Thanks again for your great coverage of this evolving story. There has certainly been a lot of discussion regarding implications of the LO moving forward with hiring replacement musicians. What has not been discussed yet is the LO’s ability to hire guest artists (soloists and conductors) assuming they are successful in putting a replacement orchestra onstage. We all remember the controversy in October 2010 when the Detroit Symphony attempted (unsuccessfully) to present a recital with Sarah Chang after the orchestra went on strike. That incident clearly illustrated that most reputable soloists and conductors would choose not to cross a picket line simply because of the negative publicty they would receive by doing so. Although Louisville has a somewhat lower profile than Detroit, I’m guessing that this labor dispute will still have a noticeable impact on their programming as far as guest artists are concerned. What do you think?

  2. Thank you for the kind words and I’m glad you brought up the issue of guest artists. Although it’s certainly worthy of a much longer discussion, the short answer is yes, hiring soloists will become difficult if the orchestra intends to move forward with the replacement orchestra. On a related note, I’ve noticed that the Louisville Orchestra website has been featuring a promotion on the homepage with an image of Joshua Bell and his upcoming performance with Academy of St. Martin in the Fields labeled as a “public service announcement.” I am very curious to know if Bell, his representatives, or those from the ensemble are aware of this and if so, what they feel about it.

  3. “It isn’t a pretty process, but it did work to positive effect in Colorado Springs a decade ago and it would have done far more to marginalize the sort of terrible public example this debacle is setting for the entire field. Regardless, it is still a far better solution than continuing to win by way of making sure everyone knows someone else lost.”

    Unfortunately, once the advertising for replacement musicians went viral via direct recruiting of conservatory musicians, craiglist, and PPC ads on Google and Facebook, the escalation of the public debacle was inevitable and heightened to levels usually reserved for large budget organizations. And, of course, there can be no win for any stakeholder at this point, only a perceived or proclaimed win if the orchestra survives at all. But speaking of the process of liquidation, how does one encourage/push for that process when the replacement musician option seems to be the favored course and has been all along?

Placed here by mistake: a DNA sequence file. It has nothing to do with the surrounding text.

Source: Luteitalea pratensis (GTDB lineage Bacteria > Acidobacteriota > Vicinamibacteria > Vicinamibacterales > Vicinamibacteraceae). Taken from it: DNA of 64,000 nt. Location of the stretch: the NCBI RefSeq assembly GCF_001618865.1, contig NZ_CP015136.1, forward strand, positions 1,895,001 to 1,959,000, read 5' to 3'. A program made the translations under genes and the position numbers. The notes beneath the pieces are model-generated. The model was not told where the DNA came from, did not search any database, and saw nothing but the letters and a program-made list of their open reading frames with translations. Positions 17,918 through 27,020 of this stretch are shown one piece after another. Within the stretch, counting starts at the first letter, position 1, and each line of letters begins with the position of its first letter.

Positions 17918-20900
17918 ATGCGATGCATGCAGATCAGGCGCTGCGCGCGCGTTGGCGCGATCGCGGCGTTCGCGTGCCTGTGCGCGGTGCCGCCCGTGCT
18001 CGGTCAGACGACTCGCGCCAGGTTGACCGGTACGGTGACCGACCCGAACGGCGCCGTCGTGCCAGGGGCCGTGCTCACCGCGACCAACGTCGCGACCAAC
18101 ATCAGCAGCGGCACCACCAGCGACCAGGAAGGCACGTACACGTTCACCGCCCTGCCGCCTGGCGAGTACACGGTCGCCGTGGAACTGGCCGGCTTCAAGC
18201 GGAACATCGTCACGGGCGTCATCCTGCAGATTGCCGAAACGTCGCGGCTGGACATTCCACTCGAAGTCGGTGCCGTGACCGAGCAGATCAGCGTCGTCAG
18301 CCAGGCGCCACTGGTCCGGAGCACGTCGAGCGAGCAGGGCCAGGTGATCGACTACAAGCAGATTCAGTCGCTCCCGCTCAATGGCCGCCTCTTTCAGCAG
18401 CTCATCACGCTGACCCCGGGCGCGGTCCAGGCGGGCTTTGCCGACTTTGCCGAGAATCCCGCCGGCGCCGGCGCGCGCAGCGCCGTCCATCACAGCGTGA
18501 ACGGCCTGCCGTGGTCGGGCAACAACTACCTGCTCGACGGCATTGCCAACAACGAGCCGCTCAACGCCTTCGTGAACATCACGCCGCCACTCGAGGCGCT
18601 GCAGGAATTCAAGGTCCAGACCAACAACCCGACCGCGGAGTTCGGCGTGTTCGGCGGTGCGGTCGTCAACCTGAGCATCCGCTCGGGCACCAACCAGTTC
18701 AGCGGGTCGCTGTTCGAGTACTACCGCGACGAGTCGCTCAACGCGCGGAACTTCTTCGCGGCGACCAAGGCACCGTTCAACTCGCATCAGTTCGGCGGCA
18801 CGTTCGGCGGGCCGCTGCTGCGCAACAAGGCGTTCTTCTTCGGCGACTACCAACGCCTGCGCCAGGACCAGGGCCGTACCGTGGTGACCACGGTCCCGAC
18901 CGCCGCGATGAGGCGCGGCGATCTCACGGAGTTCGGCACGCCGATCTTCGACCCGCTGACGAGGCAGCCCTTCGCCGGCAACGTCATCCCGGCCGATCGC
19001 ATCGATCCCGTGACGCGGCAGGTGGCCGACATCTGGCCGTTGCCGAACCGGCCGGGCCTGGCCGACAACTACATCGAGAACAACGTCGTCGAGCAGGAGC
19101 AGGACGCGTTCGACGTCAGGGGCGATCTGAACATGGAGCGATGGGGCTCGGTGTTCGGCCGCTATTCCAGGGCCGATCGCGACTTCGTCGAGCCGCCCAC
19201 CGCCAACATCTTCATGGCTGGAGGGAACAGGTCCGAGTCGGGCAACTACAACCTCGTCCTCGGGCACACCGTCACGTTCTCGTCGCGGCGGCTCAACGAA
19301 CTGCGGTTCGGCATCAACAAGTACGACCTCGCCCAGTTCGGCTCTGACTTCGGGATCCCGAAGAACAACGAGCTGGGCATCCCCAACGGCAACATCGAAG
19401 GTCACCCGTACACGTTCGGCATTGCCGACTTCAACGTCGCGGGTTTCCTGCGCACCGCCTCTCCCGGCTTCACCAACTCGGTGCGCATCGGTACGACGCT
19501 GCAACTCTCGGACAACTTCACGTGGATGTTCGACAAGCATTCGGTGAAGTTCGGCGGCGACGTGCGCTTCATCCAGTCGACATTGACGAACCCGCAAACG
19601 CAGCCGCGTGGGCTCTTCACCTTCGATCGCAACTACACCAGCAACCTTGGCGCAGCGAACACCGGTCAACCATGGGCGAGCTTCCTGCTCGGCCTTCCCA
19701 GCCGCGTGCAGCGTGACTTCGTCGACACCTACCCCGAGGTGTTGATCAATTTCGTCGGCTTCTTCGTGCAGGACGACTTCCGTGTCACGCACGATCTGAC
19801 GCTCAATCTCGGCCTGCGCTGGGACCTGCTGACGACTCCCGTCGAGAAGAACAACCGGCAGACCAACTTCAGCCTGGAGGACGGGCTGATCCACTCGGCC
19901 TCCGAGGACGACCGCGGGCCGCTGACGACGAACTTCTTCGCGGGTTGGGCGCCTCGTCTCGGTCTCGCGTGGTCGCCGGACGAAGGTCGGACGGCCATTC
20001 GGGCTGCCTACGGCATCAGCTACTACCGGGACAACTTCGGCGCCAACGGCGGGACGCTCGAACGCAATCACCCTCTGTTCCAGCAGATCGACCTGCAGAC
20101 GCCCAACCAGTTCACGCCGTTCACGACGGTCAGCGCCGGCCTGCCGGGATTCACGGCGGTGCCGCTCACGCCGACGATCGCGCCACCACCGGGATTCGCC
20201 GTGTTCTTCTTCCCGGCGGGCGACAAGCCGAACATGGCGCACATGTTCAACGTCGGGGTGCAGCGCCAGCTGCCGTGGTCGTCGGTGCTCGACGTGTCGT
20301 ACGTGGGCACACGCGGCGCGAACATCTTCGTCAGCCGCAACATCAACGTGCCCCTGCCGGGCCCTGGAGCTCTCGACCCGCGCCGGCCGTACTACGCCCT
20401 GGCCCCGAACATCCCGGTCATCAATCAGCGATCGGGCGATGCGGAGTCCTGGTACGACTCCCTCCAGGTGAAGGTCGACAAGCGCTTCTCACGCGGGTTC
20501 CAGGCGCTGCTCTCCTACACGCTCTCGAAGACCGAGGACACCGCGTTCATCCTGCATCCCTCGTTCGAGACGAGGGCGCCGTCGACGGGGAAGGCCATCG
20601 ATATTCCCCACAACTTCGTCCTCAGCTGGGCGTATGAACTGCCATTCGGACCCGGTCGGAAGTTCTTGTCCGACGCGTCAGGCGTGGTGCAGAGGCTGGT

Again, thank you for your expert observations.

  4. I don’t know if I would arrive at the same conclusion that hiring replacement musicians was the favored course of action all along. Meaning, it would be hard to imagine that the board wouldn’t have preferred to simply have the existing musicians accept their terms and return to work under those provisions. Of course, that doesn’t mean the musicians should have accepted them, not at all. But when deciding how best to move forward, making that distinction should help the musicians determine the best course of action. And to that end, they should make those decisions as a group via input from their hired counsel.

  5. Your article is insightful. As a Louisville native directly associated with all three organizations in years past, I have often wondered why the boards of the orchestra, opera, and ballet don’t create a “Super Board” whose sole responsibility is to raise funds for general operating, capital reserves, and endowment. These orgs purpose and missions may be exclusive, but, their common need for a professional orchestra is vital to each. Having worked under the likes of Robert Whitney, Morirtz Bomhard, Nels Jorgensen, etc. – and sought funding from the Binghams, Cherry, Jones, Browns, etc., I know there still exist successful business people like them in Louisville who have the ability to create an innovative strategy for reinventing the Louisville Orchestra. My question is: where is the fire in the civic belly? It must be re-ignited.

  6. I’m a community musician that has played for orchestras and bands the last 30+ years, but even if I had the skills to audition for this gig I’d stay far, far away.